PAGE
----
Bootstrap Style Tables in Hugo (without bootstrap...)

Thu, Mar 10, 2022 4-minute read

Tables in Markdown are a bit of an anomaly that requires a mish-mash of hypens and pipes. You can get the basics from this article at markdownguide. By default, though, how these then render will depend on your template (and the configured CSS) but it’s reasonable to say there’s a chance the tables will look a bit shit.

What if we could have swanky looking tables à la bootstrap? Yep, but what if you don’t actually use bootstrap in your theme? You could just use it, but this is almost certainly going to interfere with at least some of your other styling. So what if you could have bootstrap style tables but without actually having bootstrap? Well, yep, that’s doable in two-ish, steps.

Step 1: Get the bootstrap table styling

First thing you need is the actual bootstrap styling, which I got from this gist:

.table {
  width: 100%;
  max-width: 100%;
  margin-bottom: 1rem;
}

.table th,
.table td {
  padding: 0.75rem;
  vertical-align: top;
  border-top: 1px solid #eceeef;
}

.table thead th {
  vertical-align: bottom;
  border-bottom: 2px solid #eceeef;
}

.table tbody + tbody {
  border-top: 2px solid #eceeef;
}

.table .table {
  background-color: #fff;
}

.table-sm th,
.table-sm td {
  padding: 0.3rem;
}

.table-bordered {
  border: 1px solid #eceeef;
}

.table-bordered th,
.table-bordered td {
  border: 1px solid #eceeef;
}

.table-bordered thead th,
.table-bordered thead td {
  border-bottom-width: 2px;
}

.table-striped tbody tr:nth-of-type(odd) {
  background-color: rgba(0, 0, 0, 0.05);
}

.table-hover tbody tr:hover {
  background-color: rgba(0, 0, 0, 0.075);
}

.table-active,
.table-active > th,
.table-active > td {
  background-color: rgba(0, 0, 0, 0.075);
}

.table-hover .table-active:hover {
  background-color: rgba(0, 0, 0, 0.075);
}

.table-hover .table-active:hover > td,
.table-hover .table-active:hover > th {
  background-color: rgba(0, 0, 0, 0.075);
}

.table-success,
.table-success > th,
.table-success > td {
  background-color: #dff0d8;
}

.table-hover .table-success:hover {
  background-color: #d0e9c6;
}

.table-hover .table-success:hover > td,
.table-hover .table-success:hover > th {
  background-color: #d0e9c6;
}

.table-info,
.table-info > th,
.table-info > td {
  background-color: #d9edf7;
}

.table-hover .table-info:hover {
  background-color: #c4e3f3;
}

.table-hover .table-info:hover > td,
.table-hover .table-info:hover > th {
  background-color: #c4e3f3;
}

.table-warning,
.table-warning > th,
.table-warning > td {
  background-color: #fcf8e3;
}

.table-hover .table-warning:hover {
  background-color: #faf2cc;
}

.table-hover .table-warning:hover > td,
.table-hover .table-warning:hover > th {
  background-color: #faf2cc;
}

.table-danger,
.table-danger > th,
.table-danger > td {
  background-color: #f2dede;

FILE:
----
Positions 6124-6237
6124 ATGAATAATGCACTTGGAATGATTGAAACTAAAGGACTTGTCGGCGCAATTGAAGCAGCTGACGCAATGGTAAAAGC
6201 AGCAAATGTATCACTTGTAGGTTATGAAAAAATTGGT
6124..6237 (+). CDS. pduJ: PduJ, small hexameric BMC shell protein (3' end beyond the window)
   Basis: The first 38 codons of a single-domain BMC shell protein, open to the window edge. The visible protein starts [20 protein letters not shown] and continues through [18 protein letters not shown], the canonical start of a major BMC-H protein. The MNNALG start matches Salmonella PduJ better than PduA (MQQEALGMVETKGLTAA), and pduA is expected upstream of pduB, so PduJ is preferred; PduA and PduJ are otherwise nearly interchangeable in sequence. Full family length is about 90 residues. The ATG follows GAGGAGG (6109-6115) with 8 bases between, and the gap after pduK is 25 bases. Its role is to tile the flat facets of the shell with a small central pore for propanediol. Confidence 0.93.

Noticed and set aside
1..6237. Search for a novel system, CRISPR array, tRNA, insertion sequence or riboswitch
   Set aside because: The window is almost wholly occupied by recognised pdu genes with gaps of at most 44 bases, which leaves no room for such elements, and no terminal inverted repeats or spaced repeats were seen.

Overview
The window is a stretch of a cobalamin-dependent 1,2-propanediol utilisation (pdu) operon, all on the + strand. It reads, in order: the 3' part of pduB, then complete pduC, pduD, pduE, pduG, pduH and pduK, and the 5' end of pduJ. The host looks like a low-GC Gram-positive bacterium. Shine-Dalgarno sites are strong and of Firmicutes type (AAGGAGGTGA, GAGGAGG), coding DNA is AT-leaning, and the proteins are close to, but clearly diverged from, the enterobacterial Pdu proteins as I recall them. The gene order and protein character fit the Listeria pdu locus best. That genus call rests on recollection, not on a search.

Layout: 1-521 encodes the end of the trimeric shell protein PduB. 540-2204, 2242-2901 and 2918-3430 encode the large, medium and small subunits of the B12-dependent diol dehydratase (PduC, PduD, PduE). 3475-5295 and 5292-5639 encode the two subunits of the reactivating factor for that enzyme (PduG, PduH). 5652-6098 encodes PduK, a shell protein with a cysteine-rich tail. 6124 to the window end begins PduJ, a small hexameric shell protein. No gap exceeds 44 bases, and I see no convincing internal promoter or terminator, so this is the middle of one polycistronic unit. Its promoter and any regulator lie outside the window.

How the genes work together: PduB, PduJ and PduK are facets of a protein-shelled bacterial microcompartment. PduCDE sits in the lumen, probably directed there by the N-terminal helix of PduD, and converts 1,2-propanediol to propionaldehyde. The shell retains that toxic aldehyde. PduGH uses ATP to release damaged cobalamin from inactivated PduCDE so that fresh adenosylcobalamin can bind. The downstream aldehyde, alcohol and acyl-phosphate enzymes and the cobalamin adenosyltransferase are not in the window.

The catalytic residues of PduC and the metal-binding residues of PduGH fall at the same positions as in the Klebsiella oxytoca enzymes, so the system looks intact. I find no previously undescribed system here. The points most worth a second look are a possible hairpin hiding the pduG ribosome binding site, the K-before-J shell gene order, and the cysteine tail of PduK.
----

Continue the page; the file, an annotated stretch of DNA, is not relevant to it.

}

.table-hover .table-danger:hover {
  background-color: #ebcccc;
}

.table-hover .table-danger:hover > td,
.table-hover .table-danger:hover > th {
  background-color: #ebcccc;
}

.thead-inverse th {
  color: #fff;
  background-color: #292b2c;
}

.thead-default th {
  color: #464a4c;
  background-color: #eceeef;
}

.table-inverse {
  color: #fff;
  background-color: #292b2c;
}

.table-inverse th,
.table-inverse td,
.table-inverse thead th {
  border-color: #fff;
}

.table-inverse.table-bordered {
  border: 0;
}

.table-responsive {
  display: block;
  width: 100%;
  overflow-x: auto;
  -ms-overflow-style: -ms-autohiding-scrollbar;
}

.table-responsive.table-bordered {
  border: 0;
}

Obviously you don’t get any of the extra dynamic gubbins you get like when you use actual bootstrap, but I’ll assume you’re OK with that. Save that CSS in to a file, say tables.css and save it in to your themes > theme > assets > css directory.

You now need to amend your theme to actually import the CSS file. There are multiple ways of doing it, but the easiest is probably a good ol' fashioned <link rel> in the <head> section of your template. So find where that’s defined - possibly a partial called header.html (or similar) in your theme > layouts > partials directory, then tell it to load it:

 {{ $tableStyles := resources.Get "css/tables.css" | resources.Minify | resources.Fingerprint }}
  <link
    rel="stylesheet"
    href="{{ $tableStyles.RelPermalink }}"
    integrity="{{ $tableStyles.Data.Integrity }}"
    crossorigin="anonymous"
    media="screen"
  />

If you now rebuild your site, you should see it referenced in the source, although this directive will minify it and add that no-cache fingerprint to it.

Time for step 2.

Step 2: Use the styling

You’re going to create an additional partial called, say, table.html and pop that in your layout > partials folder. In the file, create:

{{ $htmlTable := .Inner | markdownify }}
{{ $class := .Get 0 | default "" }}
{{ $old := "<table>" }}
{{ $new := printf "<table class='%s'>" $class }}
{{ $htmlTable := replace $htmlTable $old $new }}
{{ $htmlTable | safeHTML }}

This does replacey-magic to actually apply the styling to your table. You just need to append some additional fluff to your table call:

| Col 1 | Col 2  |
| :-:   | ------ |
| hello | world! |

wrap it with:

{{< table \"table table-striped table-bordered\" >}}
| Col 1 | Col 2  |
| :-:   | ------ |
| hello | world! |
{{< /table >}}

And you should end up with something like this:

 
 
 


Col 1 Col 2
hello world!

Lovely. Step 2 from here.

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